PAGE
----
Times dismisses Microsoft

By admin, October 19, 2009 7:17 am

The New York Times has published a scathing critique of Microsoft’s current status and prospects, marking a new low in the prevailing conception of the company’s chances as the industry spins slowly on an axis leading away from the traditional desktop market it dominates. While haters such as myself have long questioned Microsoft’s commitment to altering itself sufficiently to keep at the forefront of new industry trends, seeing it instead setting up to fight the futile rear-guard action of protecting its existing cash cows, for the Times to publish such a piece seems to indicate that observers outside the industry are starting to catch on as well.

The thrust of the article is that Microsoft has failed, despite significant commitments of time and resources, to remain relevant in emerging technologies such as cloud computing, Software as a Service, and mobile devices. Whether through complacency or a failure to comprehend industry changes, Microsoft has evolved from threat to joke for many competitors, with notable rivals Apple, Google, and Amazon having greatly publicized successes as the news from Redmond has remained generally dismal. Now, with the vaunted general release of Windows 7 almost upon us (a release that some are calling the “last, or next-to-last, version we’ll see in that standard large-operating-system world”) , the inevitable question of “what next?” is confronting the company, and there are few comforting answers apparent.

Nonetheless, I think the the Times is excessively dismissive of Microsoft’s chances. “While Mr. Ozzie welcomes the gizmo revolution, much of what it appears to entail runs counter to Microsoft’s historical strengths,” according to the article, but in my view, those historical strengths are having a lot of really smart people around who can get into new markets quickly and a pile of cash to allow those people to dominate those markets in short order. The question is, can Steve Ballmer martial those assets to effectively attack again?
I have gone back and forth on the Ballmer question, and no small part of my initial skepticism when he took over the company was based on my perception of his inability to drive internal corporate volte-face corrections of that sort as well as Bill could. Steve was never the visionary and Microsoft needs one. I moderated my opinion of the leadership team later, seeing Ray Ozzie as someone who could fill that role and complement Steve, but in practice the pairing has not worked out that way. While Ozzie says the right things, the company has not responded as it needs to in order to stay relevant. Even working together, the two have not been able to overcome internal inertia to spin the company rapidly to face new challenges as Bill was famously able to do.

I’ve said repeatedly that Microsoft owes much of its success in the corporate world to being an easy choice; it was always easier to move up to Microsoft solutions from its competitors than the reverse. Microsoft’s solutions weren’t always better, but once in place, they were there to stay.

As the company’s installed base has expanded, however, they have gone in the same direction as many of those companies they displaced, realizing that lock-in was to their advantage. It’s easier now to move your documents and spreadsheets from Office to Google, to put your contacts on your iPhone, to move your files to the cloud, than it is to do the reverse. Apple, Google, and thousands of smaller competitors, are pulling the same trick, making it easier to adopt them than to (in many cases) even move from one Microsoft product version to the next. Apple is sure to make hay over this issue with the impending release of Microsoft’s Windows 7, which will require a fresh installation over your old Windows XP machines.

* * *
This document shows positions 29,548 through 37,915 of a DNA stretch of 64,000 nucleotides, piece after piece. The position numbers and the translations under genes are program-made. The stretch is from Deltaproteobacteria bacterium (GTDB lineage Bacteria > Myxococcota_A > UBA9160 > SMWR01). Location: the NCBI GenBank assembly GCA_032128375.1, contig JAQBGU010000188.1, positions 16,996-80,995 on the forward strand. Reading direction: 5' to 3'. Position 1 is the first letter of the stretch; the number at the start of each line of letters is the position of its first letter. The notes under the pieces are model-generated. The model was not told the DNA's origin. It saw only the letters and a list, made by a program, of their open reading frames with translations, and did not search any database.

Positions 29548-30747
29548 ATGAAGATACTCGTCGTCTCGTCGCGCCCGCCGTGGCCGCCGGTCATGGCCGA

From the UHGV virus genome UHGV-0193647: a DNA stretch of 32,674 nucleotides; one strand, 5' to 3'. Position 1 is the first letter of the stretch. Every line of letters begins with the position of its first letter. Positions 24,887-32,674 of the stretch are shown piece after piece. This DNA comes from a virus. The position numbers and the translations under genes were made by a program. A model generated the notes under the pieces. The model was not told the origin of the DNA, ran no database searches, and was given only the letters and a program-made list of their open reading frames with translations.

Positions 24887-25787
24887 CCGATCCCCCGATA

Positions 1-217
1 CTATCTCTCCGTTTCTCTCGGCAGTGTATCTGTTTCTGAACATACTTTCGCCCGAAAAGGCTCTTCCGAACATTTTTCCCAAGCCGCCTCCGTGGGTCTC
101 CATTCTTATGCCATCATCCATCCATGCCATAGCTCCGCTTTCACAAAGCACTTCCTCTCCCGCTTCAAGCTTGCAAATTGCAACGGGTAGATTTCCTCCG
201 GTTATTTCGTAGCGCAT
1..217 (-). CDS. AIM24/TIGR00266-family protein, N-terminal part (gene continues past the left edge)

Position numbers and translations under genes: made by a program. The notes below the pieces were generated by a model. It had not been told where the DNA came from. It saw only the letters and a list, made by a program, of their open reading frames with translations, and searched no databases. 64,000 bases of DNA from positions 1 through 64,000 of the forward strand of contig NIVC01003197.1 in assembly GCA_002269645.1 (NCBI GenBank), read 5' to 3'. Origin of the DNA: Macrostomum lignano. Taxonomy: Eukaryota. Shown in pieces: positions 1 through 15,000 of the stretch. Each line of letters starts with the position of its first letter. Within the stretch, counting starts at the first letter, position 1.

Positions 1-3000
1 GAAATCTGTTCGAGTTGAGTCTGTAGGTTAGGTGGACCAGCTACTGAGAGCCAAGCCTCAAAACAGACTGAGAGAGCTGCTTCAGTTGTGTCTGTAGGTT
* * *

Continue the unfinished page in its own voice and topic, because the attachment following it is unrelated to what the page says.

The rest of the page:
Nonetheless, the Redmond is full of smart people and piles of cash. Those assets, though somewhat diminished, are still available to the company. And then there is also the idea that cloud computing itself simply may not be an industry as amenable to domination as the desktop and server markets Microsoft has done so well in. It may not be so much that Microsoft will lose the crown to a competitor, as that the kingdom may be broken apart into pieces too small to crown. It’s an open question whether sufficiently open standards and transferability will make it into the fabric of the utility computing matrix to truly commoditize computing power, but that is, after all, the economic basis driving the movement. It’s not in the interest of any of the competitors to provide such a level playing field, but it may be something that consumers will yet be able to drive in the industry. The dream of moving jobs and data in real time between providers bidding against one another to provide services is alive and well; in such an environment, Microsoft may find itself wishing it had gone into the fast food industry instead.

2 Responses to “Times dismisses Microsoft”

  1. GITANAJAVA says:

    After the T-Mobile Sidekick/Danger/Microsoft implosion, I’m inclined to agree with the Times. “Danger, danger, Will Robinson!”

  2. GITANAJAVA says:

    Just in case any of your readers missed that “pink” episode of MicroDoze bungling, they can start here to read up on it:

    Now, over two weeks later, I’m still waiting for full restoration of data. It won’t happen — I don’t believe MS really has their heart set on the Cloud Computing concept — but half the fun is waiting to see what they’ll trip on next.

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